On an empty road, an old man is walking with his son. They meet a crow that can speak. They are changed into monks and Saint Francois sent them to preach for hawks and sparrows. A reflexion... See full summary »
While scouting locations for his classic "The Gospel According to St. Matthew", director Pier Paolo Pasolini noticed that filming in the actual site of the story, in Palestine, wouldn't be ... See full summary »
Five short stories with contemporary settings. In New York, people are indifferent to derelicts sleeping on sidewalks, to a woman's assault in front of an apartment building, and to a ... See full summary »
This consists of four short films by different directors. Rosselini's 'Chastity' ('Illibatezza') deals with an attractive air hostess who receives the unwelcome attentions of a middle aged ... See full summary »
"La Rabbia" employs documentary footage (from the 1950's) and accompanying commentary to attempt to answer the existential question, Why are our lives characterized by discontent, anguish, ... See full summary »
Pier Paolo Pasolini
The capital of Yemen, the city of Sana'a, holds an important part of history within its walls filled with medieval architecture and culture. But that same culture was about to disappear ... See full summary »
CHE COSA SONO LE NUVOLE (by Pier Paolo Pasolini) Durante la rappresentazione dell'Otello in uno spettacolo di marionette, il pubblico si ribella alla malvagità di Jago ed invade il palco ... See full summary »
On December 12th, 1969 a bomb went off at the Piazza Fontana in Milan that killed 16 people and injured 84. Railway worker and anarchist activist Giuseppe Pinelli was picked up, along with ... See full summary »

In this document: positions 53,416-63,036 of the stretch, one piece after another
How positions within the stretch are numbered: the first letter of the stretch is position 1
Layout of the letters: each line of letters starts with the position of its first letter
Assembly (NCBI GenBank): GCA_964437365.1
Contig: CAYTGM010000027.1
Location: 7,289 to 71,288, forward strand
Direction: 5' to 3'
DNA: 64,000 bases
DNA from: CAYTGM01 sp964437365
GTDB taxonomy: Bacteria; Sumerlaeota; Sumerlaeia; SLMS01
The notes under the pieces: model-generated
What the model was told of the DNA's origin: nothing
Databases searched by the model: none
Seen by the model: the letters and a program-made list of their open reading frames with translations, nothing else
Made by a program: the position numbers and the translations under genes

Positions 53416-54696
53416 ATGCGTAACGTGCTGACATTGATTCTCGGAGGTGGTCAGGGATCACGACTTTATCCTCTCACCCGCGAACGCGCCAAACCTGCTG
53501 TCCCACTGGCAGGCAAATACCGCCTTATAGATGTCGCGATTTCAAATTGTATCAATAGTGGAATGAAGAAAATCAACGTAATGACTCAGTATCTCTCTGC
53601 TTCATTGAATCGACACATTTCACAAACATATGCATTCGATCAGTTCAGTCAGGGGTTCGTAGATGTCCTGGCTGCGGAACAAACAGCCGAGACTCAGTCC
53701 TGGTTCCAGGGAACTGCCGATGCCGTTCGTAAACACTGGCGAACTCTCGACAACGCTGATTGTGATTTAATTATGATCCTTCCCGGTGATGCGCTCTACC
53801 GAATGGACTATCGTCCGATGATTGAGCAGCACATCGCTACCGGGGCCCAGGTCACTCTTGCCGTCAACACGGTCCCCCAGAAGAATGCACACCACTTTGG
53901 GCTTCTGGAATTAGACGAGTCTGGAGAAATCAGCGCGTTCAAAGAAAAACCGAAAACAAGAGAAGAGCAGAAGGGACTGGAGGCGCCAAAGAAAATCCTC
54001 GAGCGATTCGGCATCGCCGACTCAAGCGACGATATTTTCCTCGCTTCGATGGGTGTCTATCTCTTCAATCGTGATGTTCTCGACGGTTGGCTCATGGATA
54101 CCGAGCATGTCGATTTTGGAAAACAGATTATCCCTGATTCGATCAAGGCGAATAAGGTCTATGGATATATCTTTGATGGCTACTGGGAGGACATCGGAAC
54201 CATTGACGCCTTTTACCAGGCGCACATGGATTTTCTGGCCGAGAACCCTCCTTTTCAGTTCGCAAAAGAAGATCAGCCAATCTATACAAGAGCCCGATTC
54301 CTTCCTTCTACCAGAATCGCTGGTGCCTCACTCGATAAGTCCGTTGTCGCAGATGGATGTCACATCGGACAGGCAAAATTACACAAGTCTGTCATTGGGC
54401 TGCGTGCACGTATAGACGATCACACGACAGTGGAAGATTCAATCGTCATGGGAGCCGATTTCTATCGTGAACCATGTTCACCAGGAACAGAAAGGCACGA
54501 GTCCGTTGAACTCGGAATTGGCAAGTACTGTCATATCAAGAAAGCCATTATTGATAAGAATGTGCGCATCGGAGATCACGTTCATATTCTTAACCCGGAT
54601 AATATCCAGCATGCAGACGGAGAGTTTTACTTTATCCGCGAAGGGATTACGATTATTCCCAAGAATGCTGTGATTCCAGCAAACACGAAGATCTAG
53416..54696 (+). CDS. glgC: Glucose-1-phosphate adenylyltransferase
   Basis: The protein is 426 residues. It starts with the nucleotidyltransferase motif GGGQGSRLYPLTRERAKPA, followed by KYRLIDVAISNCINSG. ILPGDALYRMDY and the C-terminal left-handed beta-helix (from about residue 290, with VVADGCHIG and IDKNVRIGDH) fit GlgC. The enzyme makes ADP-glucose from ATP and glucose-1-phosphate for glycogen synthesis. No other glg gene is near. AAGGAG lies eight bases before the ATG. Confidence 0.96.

Pier Paolo Pasolini
Edoardo Di Giovanni,
On an empty road, an old man is walking with his son. They meet a crow that can speak. They are changed into monks and Saint Francois sent them to preach for hawks and sparrows. A reflexion about idealism. Written by
Film's opening credits are not only displayed on screen but also comically sung in Italian to a jaunty Ennio Morricone score, with a memorably droll rhyming of the film title with the director's full name. See more »
The opening credits are performed as a song. See more »
"Uccellacci e Uccellini" is probably the best chance to get acquainted with Pasolini's political thoughts pre-1968 other than reading him. It's a candid, allegoric and provocative attempt to express his ideas about a very specific epoch in Italian history, after the death of left-wing political "father" Palmiro Togliatti in 1964 (whose funeral is one of the great scenes of "Uccellacci") and the "death" of Neo-Realism. It also reflects the intense differences between social classes, intellectual trends and political forces that would lead to the acts of "contestazione generale" in the late 1960s.
WIth "Uccellacci", we can learn some of Pasolini's thoughts on Marxism, Fascism, religion, the Catholic church, the role of intellectuals, the bourgeoisie, political parties, the dire conditions of the campesinato and the borgate (slums), poverty, greed, famine, cultural and social apartheid -- you name it. That's the main problem with this passionately personal and visually stunning walking-road-movie: too many targets, too little time to hit them all in the bull's eye.